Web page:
A young fisherman is found dead off an island in the Pacific Northwest, but this book is more than just another crime novel. A beautifully woven tale of love, war and redemption set in the fifties that will completely captivate you as you wait for the snow to melt outside.

So there we have it – my top 5 books of all time for now. Next up, Cloud Atlas by David Mitchell (not that one) before the film comes out, as the book is ALWAYS better than the film (except for Atonement because of reasons. Mainly James McAvoy shaped reasons).

A big thank you to Sarah for letting me share my favourite books with her readers. If you would like to recommend a book to me after reading the above, please let me know! Especially if it’s a big chunky one.



Thanks, Emma! Next month, Amy from Wolfwhistle will be talking through some of her favourite books with you all. If you want to get involved for March or ANY of the other months in the year, give me a yell! BOOKS!!
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16 comments

  1. Seems like we have similar tastes - I'm reading Oryx and Crake at the moment and loved The Poisonwood Bible.

    I'm going to add Only Forward to my want list.

    If you haven't come across Ishiguro's Never Let Me Go, I'd recommend that.

    I also really enjoyed The Tortilla Curtain by TC Boyle, which might interest you.

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    1. Yes I also love Never Let Me Go! We have very similar tastes!

      I'll definitely take a look at The Tortilla Curtain then. Thanks for the recommendation :)

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  2. Haha, we would have been friends as kiddies, I was just the same! I used to trail around the supermarket with my nose in a book (walking into trolleys, obviously) and in department stores I would just find a comfortable chair, plinth, or shelf and stay there until my mum had finished shopping.

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  3. Fantastic list - I love reading about other people's reading lists - I definitely want to read Midnight's Children this year, it sounds brilliant and I've never read any of Salman Rushdie's work.

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    1. As do I! Go for it, although I admittedly did find some sections a bit tough to get through. Worth it in the end as it's such a great book.

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  4. I love Midnight's Children, I really want to see the film :)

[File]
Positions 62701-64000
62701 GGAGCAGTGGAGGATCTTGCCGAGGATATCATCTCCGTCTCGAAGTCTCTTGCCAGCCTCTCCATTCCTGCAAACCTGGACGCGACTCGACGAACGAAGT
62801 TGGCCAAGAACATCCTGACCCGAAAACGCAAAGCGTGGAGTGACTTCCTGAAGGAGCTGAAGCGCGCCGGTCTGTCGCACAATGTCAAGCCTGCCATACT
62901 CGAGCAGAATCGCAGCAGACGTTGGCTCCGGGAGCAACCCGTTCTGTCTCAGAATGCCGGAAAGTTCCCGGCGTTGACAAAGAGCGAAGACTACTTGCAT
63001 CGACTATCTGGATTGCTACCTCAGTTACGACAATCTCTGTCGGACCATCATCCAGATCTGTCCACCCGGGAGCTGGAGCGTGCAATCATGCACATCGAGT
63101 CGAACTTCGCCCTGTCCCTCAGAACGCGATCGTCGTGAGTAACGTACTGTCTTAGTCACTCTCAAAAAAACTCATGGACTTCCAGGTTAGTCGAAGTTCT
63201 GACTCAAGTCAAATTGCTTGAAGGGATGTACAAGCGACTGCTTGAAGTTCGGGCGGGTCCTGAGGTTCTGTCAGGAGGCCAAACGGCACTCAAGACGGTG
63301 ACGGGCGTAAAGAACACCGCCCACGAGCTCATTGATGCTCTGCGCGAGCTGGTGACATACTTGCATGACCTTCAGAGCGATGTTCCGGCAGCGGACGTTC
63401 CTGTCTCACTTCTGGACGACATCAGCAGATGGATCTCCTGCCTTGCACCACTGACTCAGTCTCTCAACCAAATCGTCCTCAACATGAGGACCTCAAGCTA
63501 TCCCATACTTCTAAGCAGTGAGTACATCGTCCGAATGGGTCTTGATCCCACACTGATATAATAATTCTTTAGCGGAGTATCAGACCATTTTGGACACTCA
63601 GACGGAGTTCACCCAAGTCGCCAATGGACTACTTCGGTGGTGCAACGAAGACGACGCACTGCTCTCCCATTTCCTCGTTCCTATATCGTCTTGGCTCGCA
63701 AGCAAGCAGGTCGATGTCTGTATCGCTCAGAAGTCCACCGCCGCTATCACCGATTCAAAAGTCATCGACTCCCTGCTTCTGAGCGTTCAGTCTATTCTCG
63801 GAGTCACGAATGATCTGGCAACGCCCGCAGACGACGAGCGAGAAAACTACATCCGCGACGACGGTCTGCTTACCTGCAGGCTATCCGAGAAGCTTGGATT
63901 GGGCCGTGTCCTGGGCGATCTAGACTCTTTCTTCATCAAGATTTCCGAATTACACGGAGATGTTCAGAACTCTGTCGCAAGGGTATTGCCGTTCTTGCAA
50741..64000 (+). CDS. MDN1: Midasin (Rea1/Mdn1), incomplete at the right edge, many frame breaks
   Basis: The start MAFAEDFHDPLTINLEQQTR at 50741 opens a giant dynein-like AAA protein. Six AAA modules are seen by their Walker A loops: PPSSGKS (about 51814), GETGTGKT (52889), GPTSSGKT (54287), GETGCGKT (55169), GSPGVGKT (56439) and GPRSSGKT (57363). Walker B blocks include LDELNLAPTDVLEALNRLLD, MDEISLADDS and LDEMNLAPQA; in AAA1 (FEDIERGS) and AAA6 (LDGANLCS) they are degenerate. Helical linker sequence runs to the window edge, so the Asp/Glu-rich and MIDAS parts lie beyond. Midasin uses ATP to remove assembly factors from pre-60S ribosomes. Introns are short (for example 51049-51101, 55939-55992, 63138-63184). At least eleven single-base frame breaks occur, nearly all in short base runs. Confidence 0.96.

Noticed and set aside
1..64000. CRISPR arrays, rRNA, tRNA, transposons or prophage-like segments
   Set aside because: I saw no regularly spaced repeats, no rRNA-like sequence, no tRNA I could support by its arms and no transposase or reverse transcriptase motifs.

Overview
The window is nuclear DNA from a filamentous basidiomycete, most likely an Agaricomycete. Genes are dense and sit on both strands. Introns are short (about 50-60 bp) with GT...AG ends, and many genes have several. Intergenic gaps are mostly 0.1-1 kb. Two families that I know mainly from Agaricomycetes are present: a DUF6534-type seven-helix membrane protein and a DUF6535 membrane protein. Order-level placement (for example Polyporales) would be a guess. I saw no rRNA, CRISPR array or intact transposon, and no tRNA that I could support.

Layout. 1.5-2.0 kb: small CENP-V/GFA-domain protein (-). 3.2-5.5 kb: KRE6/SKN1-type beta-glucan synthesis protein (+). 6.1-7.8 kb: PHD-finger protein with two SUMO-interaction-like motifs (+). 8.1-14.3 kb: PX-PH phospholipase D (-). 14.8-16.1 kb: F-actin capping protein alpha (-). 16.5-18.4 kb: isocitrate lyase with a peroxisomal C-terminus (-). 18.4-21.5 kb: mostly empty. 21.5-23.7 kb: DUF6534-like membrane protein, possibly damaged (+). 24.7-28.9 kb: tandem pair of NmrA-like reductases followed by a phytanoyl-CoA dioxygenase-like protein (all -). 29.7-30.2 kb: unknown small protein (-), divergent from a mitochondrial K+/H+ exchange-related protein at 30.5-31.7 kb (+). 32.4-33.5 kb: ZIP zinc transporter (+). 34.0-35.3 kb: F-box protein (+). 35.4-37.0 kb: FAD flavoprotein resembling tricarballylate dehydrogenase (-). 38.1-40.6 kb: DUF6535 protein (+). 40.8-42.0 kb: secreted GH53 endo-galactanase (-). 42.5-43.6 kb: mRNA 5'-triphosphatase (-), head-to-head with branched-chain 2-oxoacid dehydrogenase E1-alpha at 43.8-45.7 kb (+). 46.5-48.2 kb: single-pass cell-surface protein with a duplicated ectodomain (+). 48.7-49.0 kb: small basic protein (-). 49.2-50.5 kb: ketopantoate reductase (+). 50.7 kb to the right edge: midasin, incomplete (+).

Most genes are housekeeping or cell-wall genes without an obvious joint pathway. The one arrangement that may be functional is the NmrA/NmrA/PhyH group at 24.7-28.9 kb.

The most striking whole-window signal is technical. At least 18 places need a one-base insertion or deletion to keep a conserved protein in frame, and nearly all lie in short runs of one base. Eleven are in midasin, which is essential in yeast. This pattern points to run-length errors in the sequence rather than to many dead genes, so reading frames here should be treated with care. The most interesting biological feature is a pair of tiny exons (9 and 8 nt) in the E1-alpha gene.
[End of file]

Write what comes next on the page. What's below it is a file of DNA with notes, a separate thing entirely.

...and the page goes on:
Daniella x

    http://daniella-r.blogspot.co.uk

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  5. I'm always up for things involving books if you want a guest post :)

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  6. I love this idea - much as I love my Kindle, I do miss wandering around Waterstones and buying totally random books, all recommendations are very gratefully received! Looking forward to seeing these each month!

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  7. Ooh, ooh, I'm always up for talking about books!

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  8. I LOVE Margaret Atwood, I can't wait for my copy of Oryx and Crake to arrive!

    Maria xxx

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    1. It's SO good. The Year of the Flood is a sequel/prequel and there's a 3rd book planned! Can't wait. x

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  9. I love this idea! Its so good!

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  10. Great posts. I loved Midnight's Children. I'd like to do one of these posts if you're still looking for people. xx

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  11. I love this post - great choices! Kafka on the Shore is one of my all-time favourites, so much love for Murakami!

    If you're still looking for people to get involved for other months I'd absolutely love to! :)

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  12. Snow falling on cedars sounds like an amazing read!

    http://alittlebitunique.blogspot.co.uk/

    x

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  13. I love Oryx and Crake, one of my favourite books and Margaret Atwood is my all time favourite author. Dystopian novels are awesome :) any others you'd recommend?
    Belle x